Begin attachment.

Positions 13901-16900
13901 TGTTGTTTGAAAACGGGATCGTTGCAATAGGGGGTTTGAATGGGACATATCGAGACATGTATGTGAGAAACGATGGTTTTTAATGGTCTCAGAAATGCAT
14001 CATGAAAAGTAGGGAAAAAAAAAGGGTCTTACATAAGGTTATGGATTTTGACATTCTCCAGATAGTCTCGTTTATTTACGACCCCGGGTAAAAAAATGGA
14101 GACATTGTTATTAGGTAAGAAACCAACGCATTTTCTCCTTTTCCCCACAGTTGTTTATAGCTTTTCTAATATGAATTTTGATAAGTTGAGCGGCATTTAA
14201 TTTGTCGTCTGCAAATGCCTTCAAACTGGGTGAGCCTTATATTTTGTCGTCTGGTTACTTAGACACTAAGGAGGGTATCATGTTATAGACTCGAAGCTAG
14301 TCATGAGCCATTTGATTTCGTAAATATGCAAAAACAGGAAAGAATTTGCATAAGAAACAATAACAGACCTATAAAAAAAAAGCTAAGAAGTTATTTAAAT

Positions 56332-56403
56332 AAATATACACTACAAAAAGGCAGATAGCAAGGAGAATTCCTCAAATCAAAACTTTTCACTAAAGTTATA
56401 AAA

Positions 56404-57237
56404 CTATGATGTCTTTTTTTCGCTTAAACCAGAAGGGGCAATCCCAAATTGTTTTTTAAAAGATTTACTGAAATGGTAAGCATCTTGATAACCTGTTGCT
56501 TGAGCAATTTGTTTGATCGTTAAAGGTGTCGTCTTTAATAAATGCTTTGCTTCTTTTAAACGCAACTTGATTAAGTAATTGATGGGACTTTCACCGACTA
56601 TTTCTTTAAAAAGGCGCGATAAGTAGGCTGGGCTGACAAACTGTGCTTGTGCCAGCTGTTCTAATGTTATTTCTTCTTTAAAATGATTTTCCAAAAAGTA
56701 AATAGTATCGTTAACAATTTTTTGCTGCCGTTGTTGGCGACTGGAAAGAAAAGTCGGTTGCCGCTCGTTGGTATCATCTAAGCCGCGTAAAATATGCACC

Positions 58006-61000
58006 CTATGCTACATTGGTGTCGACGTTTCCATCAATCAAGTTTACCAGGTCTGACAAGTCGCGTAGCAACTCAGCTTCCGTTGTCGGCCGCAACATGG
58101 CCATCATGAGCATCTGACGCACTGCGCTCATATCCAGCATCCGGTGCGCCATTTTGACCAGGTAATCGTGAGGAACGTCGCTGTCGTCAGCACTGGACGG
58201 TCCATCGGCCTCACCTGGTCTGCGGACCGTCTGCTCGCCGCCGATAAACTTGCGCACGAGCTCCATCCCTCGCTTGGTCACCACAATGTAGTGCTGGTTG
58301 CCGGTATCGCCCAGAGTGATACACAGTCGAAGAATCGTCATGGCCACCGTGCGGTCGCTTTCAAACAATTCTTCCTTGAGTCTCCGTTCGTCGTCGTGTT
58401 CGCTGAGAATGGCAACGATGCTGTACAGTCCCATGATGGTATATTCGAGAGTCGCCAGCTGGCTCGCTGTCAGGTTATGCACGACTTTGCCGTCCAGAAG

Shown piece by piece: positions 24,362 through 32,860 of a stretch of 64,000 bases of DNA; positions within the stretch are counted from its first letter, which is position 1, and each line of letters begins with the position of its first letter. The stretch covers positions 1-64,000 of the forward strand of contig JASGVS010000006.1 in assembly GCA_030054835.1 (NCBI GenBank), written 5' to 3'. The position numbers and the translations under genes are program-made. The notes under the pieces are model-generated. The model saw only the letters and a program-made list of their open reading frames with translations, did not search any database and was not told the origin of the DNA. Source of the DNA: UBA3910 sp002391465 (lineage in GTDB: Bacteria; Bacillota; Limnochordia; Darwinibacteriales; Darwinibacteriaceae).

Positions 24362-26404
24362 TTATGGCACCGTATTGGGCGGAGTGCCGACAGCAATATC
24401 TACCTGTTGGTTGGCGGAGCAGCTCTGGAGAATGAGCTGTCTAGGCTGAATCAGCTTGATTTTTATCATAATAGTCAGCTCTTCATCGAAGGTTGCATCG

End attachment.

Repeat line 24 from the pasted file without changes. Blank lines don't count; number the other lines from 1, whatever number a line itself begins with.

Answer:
24401 TACCTGTTGGTTGGCGGAGCAGCTCTGGAGAATGAGCTGTCTAGGCTGAATCAGCTTGATTTTTATCATAATAGTCAGCTCTTCATCGAAGGTTGCATCG